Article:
8 Plants That are Safe for Pets & Our Favorite Places to Buy Them

10 Oct 2018 | Written by Freshpet Freshpet
There’s nothing like some greenery to add color and life to your home, but with many plants being toxic to pets it can be hard to know which to choose. To make choosing houseplants a little bit easier, we’ve rounded up a list of eight that are safe for even the most curious of companions.

1. Kimberly Queen Fern (Nephrolepis obliterata)

Unlike other ferns that can quickly spread out and take over the space they’re in, the Kimberly Queen Fern stays nice and compact. Its long, almost sword-like, leaves grow vertically, making it well suited for a hanging basket. Another benefit of the Kimberly Queen Fern is that it’s so adaptable – it’s perfectly happy on your balcony during the summer and in your living room during the winter. Where to get it: Bloomscape.    

2. Zebra Plant (Haworthia)

Take one look at a Haworthia and there will be no surprises as to why this variety of succulent is often called a zebra plant. While its shape and size are quite similar to aloe, which is toxic to cats and dogs, the zebra plant is perfectly pet-safe. These hardy succulents need minimal care and make a standout decorative feature to any room, especially when put in a funky pot. Where to get it: Leaf & Clay.

3. Parlor Palm (Chamaedorea elegans)

As its name implies, the Parlor Palm makes a great houseplant. This easy to care for palm is known for its air-purifying qualities and will bring a tropical vibe to any room you place it in. But unlike other tropical plants, the Parlor Palm does well in low light and temperatures. Where to get it: The Sill.  

4. African Violet (Saintpaulia)

If you’re looking to add a pop of color to your house year-round, the African Violet is for you. This flowering houseplant comes in a kaleidoscope of colors, from lavenders and pinks to blues and reds and everything in between. They’re also quite a low-maintenance plant, making them perfect for those with any level of green thumb. Where to get it: Amazon.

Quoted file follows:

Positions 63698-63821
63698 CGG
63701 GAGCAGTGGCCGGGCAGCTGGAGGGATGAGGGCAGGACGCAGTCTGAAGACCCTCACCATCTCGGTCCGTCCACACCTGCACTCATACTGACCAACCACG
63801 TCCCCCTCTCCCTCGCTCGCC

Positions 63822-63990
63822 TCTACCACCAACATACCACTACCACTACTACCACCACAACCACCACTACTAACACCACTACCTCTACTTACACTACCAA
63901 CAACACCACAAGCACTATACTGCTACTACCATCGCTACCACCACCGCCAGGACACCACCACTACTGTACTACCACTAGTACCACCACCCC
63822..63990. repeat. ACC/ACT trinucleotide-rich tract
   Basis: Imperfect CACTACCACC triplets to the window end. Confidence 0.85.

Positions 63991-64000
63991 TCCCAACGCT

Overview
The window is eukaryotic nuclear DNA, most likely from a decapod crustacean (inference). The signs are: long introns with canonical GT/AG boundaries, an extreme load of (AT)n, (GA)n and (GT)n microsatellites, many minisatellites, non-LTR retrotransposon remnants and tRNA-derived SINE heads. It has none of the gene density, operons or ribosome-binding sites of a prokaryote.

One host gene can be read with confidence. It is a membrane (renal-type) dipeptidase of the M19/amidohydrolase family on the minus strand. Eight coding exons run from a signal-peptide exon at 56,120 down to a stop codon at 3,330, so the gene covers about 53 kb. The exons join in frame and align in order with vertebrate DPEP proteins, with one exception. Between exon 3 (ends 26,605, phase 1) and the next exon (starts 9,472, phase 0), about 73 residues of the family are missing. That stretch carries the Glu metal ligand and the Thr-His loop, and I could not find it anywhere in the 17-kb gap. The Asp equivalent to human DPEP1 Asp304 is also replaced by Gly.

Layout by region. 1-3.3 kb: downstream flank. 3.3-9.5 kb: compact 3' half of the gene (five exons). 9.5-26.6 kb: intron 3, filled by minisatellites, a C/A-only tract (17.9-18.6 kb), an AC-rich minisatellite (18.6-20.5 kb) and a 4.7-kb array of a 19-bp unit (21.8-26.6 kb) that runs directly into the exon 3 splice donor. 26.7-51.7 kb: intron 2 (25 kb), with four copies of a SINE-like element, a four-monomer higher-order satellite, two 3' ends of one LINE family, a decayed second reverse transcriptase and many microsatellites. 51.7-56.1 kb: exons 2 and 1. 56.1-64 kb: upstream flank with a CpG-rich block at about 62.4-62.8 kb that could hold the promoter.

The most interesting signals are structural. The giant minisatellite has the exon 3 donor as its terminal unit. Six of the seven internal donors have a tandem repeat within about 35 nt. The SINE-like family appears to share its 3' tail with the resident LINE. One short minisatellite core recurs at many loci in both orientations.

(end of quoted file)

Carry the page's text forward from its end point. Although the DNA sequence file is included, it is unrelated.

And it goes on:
5. Money tree (Pachira aquatica)

Thought to bring good luck and financial success to its owner, the money tree is often seen in both homes and offices. Easily identifiable by its unique braided trunk, it requires minimal care but also grows quickly. Money trees thrive in a humid area with ample light, making them an excellent choice of plant for a bathroom, but if you don’t have a bright bathroom don’t worry. You can increase the humidity around the plant by placing it on a shallow tray filled with rocks just barely covered by water. Where to get it: Ikea.

6. Ponytail Palm (Beaucarnea recurvata)

Drought tolerant, slow growing, and long-living, the ponytail palm is as low-maintenance as it is eye-catching. And when we say drought tolerant, we really mean – Ponytail palms are happy to go a few weeks between watering. Due to this, it’s the ideal houseplant for people who travel often or simply don’t have enough time to care for a more finicky plant. Get it at: Greenery NYC.  

7. Chinese Money Plant (Pilea Peperomioides)

If you have a bright corner in your house that’s looking for green, consider getting a Chinese Money Plant. Thanks to their distinctive appearance and belief that they bring good fortune, money, and abundance to their owners, these little plants have become increasingly popular. They’re also quite hardy plants that enjoy drying out a bit between watering. So if regular watering tends to slip your mind, this is the plant for you. Just make sure you place them in a pot that drains easily, as they are susceptible to root rot. Get it at: Piep.

8. Any artificial plant

Believe it or not, artificial plants have come a long way in recent years. With brands like Ikea and Terrain (Anthropologie's gardening-focused sister brand) offering a huge selection of plants that look as good as real, you don’t have to worry about finding a type that is non-toxic. So lovers of lilies, aloe, and other plants not safe for pets, there’s sure to be an artificial alternative out there for you. Where to get it: Terrain.   All eight plants on this list are perfectly safe, but if your pet ever does get into a plant they’re not supposed to, the ASPCA Animal Poison Control Center (APCC) is your best resource. Their phone lines are open 24/7, 365 and they even have an app you can download with resources for pet parents.

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